To give you a rough idea regarding climate and how it compares to Australia, Mount Ruapehu is the same latitude as Bass Strait. Christchurch is further south than Hobart, whilst the rest of the South Island is a similar latitude to Patagonia. These southern latitudes equate to strong westerly winds and frequent cold fronts. Occasionally the freezing level drops to sea level on the east coast of the South Island, but generally the winter snowline is around 1,200-1,400 metres. There is a lot of rainfall particularly on the west coast of the south island, which falls as snow on the central mountains. Ski areas tend to be on the eastern side of the mountains, sheltered from some of the precipitation but still exposed to the westerly winds.

In the south of the South Island (e.g. around Queenstown), it is somewhat drier than other parts, so there is generally less snowfall but because it’s colder it tends to stay in good condition.

The resorts are incredibly varied in their climate and the wind direction from which most of the snow comes, so one ski field may have a bad season whilst another may get reasonable snowfall.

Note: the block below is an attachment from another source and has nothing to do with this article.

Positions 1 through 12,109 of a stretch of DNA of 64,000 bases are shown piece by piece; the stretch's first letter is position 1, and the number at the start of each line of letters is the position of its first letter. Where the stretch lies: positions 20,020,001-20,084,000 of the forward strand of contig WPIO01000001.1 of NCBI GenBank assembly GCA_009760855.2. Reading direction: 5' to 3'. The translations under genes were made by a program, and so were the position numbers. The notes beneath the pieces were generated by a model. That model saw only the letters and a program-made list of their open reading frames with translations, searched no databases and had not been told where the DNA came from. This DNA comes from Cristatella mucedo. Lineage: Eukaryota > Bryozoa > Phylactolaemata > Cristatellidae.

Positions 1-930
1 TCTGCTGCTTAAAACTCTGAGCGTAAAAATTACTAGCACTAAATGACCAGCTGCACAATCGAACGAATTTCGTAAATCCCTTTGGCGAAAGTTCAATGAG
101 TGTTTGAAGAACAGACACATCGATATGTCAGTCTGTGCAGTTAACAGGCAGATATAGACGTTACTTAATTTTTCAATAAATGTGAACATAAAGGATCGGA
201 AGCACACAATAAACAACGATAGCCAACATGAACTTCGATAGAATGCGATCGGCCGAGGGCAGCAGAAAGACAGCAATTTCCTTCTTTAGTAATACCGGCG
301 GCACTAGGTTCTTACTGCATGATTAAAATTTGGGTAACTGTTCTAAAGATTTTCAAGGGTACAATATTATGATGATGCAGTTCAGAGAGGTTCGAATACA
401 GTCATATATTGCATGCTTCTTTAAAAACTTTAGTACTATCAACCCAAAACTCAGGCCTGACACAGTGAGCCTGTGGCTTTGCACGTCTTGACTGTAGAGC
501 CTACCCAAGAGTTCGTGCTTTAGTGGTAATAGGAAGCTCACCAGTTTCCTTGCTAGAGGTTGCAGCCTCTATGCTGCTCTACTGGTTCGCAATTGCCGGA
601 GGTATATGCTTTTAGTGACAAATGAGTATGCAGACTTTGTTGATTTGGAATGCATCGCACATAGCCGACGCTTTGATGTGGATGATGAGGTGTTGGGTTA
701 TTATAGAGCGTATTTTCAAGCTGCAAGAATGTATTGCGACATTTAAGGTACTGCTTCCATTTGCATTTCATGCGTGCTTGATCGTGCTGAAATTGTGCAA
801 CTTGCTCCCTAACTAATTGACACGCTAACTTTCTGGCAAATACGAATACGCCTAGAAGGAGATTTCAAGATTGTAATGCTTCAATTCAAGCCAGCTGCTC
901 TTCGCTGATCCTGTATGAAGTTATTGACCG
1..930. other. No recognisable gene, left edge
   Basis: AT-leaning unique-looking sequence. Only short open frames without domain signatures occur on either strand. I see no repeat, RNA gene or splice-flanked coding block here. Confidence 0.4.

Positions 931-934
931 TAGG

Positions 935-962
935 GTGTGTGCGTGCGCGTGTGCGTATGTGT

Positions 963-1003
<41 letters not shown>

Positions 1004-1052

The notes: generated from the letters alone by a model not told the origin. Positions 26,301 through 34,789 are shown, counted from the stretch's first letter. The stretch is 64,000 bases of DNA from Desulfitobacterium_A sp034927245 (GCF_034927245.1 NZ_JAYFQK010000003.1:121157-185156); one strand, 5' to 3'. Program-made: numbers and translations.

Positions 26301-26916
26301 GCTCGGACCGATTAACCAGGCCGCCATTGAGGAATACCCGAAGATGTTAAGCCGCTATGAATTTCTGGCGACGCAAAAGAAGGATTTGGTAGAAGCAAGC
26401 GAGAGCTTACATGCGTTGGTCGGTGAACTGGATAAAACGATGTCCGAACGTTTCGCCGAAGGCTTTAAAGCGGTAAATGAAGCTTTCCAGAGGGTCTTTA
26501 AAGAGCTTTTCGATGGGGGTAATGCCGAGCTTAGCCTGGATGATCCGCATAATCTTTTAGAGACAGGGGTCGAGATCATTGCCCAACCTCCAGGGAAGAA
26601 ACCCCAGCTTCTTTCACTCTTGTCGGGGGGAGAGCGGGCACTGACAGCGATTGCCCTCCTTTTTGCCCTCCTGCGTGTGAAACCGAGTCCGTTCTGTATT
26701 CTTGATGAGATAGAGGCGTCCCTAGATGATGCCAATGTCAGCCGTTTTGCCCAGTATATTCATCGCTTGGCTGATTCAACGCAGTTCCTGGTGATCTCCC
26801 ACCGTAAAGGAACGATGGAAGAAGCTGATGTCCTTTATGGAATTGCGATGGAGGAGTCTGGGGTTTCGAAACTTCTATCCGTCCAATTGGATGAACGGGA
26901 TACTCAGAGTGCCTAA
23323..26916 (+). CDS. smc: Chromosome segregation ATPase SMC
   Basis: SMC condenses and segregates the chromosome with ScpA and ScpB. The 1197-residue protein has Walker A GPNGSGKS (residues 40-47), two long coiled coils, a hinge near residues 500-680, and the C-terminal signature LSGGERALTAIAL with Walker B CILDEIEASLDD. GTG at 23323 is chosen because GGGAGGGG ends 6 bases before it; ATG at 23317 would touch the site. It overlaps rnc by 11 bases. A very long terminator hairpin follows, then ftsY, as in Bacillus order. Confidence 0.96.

Lift Tickets The cost of lift tickets varies significantly from about $NZ45 to $95 for a one day adult ticket. The mainstream large resorts are generally around the high 80s or 90s, whilst the club resorts are much cheaper.

There are multi-mountain season passes available. Nzski.com have combined season passes and multi-day lift tickets for The Remarkables, Mount Hutt, and Coronet Peak.  The NZ Superpass provides coupons that can either be redeemed for lift passes or for non-skiing activities. Whakapapa and Turoa are owned by the same company and their combined season passes are quite cheap. 

Chill
sells season passes to 11 mountains, many of which are NZ club fields. They have lots of different combinations of multi-day passes that don’t have to be consecutive, so it’s a very economical way to explore lots of different mountains. The passes are supposed to be picked up at the Chill office in Springfield (8-2pm weekdays; 4-7pm Fridays; 7:30am-2pm on weekends) on your way to the mountain. Alternatively organise for them to post it to your accommodation.